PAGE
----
This study was funded through the USAID-supported Coral Triangle Support Partnership (CTSP). As part of the US CTI Support Program, CTSP is part of the United States Government’s commitment to promote the sustainable management of the marine and coastal resources in the Coral Triangle. In cooperation with the Coral Triangle national governments and the international community, CTSP is a five-year program that provides technical assistance and helps build capacity to address critical issues including food security, climate change, and marine biological diversity.
In this review, the author provides an overview of the small water bodies as an important inland fishery resource and analyses the global trends in their utilization. He also assesses the opportunities for enhancing fish production from these water bodies based on the strengths and weaknesses of the different management options.
This report is an account of a cross-country study that covered Vietnam, Indonesia and the Philippines. Covering four sites (one each in Indonesia and Vietnam) and two sites in the Philippines, the study documented the impacts of three climate hazards affecting coastal communities, namely typhoon/flooding, coastal erosion and saltwater intrusion. It also analyzed planned adaptation options, which communities and local governments can implement, as well as autonomous responses of households to protect and insure themselves from these hazards.
Seasonal floodplains under private and public ownership in the Indo-Ganges river basin provide food and income for millions of people in Bangladesh. This research aimed to understand the complex institutional relations that govern ownership, access, and control of the floodplains under Community Based Fish Culture (CBFC) to increase fish production and overall livelihoods of the poor.
The role of the WorldFish Center is to research and disseminate appropriate aquaculture and fisheries technologies for sustainable agricultural intensification. To achieve these goals the WorldFish Center works in partnership with the government of Malawi. It leverages success by collaborating with both local and overseas academic research organizations, drawing funding from the global development community.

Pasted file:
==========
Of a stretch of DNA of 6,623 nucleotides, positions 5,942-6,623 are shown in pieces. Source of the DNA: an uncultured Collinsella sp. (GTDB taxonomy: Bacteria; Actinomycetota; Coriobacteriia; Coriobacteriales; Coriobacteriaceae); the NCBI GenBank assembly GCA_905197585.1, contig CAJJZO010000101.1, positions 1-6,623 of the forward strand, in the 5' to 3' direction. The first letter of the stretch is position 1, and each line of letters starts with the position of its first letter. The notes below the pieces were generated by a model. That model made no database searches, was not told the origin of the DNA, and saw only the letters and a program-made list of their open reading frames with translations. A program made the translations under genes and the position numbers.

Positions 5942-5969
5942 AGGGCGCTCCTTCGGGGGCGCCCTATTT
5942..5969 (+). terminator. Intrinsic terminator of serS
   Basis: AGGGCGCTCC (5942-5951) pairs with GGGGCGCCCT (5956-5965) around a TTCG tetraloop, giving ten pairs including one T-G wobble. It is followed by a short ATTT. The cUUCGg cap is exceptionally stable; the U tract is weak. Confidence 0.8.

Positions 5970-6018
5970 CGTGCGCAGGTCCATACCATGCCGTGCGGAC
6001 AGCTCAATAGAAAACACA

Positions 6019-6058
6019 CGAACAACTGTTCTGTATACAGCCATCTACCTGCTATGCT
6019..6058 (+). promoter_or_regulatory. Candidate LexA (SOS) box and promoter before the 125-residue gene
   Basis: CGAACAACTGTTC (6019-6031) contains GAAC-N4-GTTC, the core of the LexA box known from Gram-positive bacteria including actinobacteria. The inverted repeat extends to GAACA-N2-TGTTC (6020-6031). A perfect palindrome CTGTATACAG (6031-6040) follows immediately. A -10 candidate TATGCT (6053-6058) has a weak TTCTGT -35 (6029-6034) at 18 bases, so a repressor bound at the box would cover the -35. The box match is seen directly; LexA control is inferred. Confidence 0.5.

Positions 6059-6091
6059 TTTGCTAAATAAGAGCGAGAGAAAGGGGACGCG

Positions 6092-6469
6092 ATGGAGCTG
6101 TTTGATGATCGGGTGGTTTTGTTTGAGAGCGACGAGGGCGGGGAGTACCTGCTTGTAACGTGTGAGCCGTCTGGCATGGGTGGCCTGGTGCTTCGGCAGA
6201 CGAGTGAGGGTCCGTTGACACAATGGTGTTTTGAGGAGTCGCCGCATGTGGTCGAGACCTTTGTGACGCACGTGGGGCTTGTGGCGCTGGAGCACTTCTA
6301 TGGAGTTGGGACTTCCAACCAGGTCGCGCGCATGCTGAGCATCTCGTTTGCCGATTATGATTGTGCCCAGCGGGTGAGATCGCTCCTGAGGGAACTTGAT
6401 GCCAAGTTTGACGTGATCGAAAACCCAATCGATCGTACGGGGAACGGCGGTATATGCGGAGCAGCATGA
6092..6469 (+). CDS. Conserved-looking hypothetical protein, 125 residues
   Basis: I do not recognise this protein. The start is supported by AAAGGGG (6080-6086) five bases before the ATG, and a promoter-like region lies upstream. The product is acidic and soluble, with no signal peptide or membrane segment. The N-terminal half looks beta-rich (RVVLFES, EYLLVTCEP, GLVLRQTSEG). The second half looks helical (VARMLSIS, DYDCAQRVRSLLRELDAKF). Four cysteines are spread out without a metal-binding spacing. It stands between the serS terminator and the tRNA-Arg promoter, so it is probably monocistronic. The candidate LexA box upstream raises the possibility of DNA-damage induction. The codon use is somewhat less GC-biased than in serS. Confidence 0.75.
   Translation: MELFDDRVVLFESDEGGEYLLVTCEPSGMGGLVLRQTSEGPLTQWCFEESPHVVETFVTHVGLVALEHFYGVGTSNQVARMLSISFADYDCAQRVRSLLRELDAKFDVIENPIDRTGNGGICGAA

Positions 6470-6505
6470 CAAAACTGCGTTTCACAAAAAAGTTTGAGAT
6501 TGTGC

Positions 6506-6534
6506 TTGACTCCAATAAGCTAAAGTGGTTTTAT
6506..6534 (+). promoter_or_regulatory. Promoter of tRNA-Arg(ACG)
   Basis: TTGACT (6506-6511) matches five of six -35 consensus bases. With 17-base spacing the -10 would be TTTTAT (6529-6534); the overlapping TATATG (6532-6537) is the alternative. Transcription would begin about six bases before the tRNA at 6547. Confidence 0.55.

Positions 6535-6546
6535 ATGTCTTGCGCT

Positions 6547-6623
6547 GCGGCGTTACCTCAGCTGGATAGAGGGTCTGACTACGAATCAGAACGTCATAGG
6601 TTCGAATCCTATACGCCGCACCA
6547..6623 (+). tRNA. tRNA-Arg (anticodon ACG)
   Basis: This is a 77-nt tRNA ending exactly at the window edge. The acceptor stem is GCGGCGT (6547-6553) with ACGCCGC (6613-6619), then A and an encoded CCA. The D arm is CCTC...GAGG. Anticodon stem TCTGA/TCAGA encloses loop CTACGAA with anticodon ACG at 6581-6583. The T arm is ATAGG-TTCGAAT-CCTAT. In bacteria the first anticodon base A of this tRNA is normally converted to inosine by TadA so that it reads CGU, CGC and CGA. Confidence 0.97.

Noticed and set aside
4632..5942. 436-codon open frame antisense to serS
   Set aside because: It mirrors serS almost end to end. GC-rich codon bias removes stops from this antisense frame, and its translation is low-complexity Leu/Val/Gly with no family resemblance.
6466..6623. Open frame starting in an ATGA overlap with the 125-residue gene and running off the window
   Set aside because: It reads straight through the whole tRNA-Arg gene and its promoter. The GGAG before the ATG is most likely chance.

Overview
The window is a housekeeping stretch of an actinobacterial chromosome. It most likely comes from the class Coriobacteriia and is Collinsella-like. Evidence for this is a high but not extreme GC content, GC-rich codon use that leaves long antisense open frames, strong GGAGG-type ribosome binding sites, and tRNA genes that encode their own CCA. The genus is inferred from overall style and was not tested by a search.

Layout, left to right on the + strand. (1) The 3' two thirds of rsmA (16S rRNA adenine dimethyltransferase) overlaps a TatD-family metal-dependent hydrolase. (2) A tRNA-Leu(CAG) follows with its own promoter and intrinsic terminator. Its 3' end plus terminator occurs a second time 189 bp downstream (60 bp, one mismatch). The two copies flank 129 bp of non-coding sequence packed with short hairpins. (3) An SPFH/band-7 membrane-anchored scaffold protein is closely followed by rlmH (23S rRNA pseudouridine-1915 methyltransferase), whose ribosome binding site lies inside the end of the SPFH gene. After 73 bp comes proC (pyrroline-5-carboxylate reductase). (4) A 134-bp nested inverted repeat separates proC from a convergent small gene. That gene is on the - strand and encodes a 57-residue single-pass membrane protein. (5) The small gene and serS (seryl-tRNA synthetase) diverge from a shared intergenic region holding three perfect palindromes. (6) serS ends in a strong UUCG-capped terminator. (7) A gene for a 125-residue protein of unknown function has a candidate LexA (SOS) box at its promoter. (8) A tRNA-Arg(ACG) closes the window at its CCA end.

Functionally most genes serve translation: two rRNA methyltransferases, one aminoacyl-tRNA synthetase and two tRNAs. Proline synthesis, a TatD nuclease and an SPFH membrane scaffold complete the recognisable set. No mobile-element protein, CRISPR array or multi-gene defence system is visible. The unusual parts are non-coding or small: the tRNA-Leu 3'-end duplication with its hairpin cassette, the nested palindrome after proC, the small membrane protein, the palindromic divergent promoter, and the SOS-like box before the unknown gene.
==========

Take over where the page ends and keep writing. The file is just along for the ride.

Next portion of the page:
The Southwestern coastal zone of Bangladesh is agro-based and one of the world’s most populous, poverty-stricken and food-insecure regions, with high vulnerability to climate change. Shrimp aquaculture rapidly expanded in this tidal floodplain but shrimp is highly susceptible to disease, has less contribution in local consumption, and its profitability depends on international market prices, leading the demand for improving the farming system.
In the present paper, the phylogeographies of two monogenean species, Pseudokuhnia minor and Kuhnia scombri, on the same species of host, Scomber japonicus, were studied.
This article present a Bayesian probabilistic method to support out-scaling of technologies from pilot projects. The method is applied to aerobic rice, a water-saving technology with probable global potential. The method assumes that areas similar to pilot sites are more likely to adopt than those that are different or unfavourable. Similarity is defined from climate, landscape and socio-economic attributes. Favourability is further evaluated by project specialists. Scaling out is not a simple linear process, so the method is proposed as a complement to learning processes.
This brochure is part of a series that collectively detail how a community-based assessment of climate change was used in partnership with coastal communities and provincial and national-level stakeholders in Timor-Leste and Solomon Islands. The assessment contains four distinct, but related, steps focused on supporting community-level decision-making for adaptation through a series of participatory action research activities. Each brochure in this series details a specific activity in the four-step assessment.
This study sought to improve the baseline knowledge of the fisheries of Lake Nasser and to make recommendations for the improved management of the fisheries, including stock assessment. This review draws heavily from the most recent reviews of Lake Nasser and its fisheries, including van Zwieten et al. (2011), Habib et al. (2014) and Habib (2015). It is supplemented with findings from the field study described in the final technical report, Lake Nasser fisheries: Recommendations for management, including monitoring and stock assessment (Halls 2015).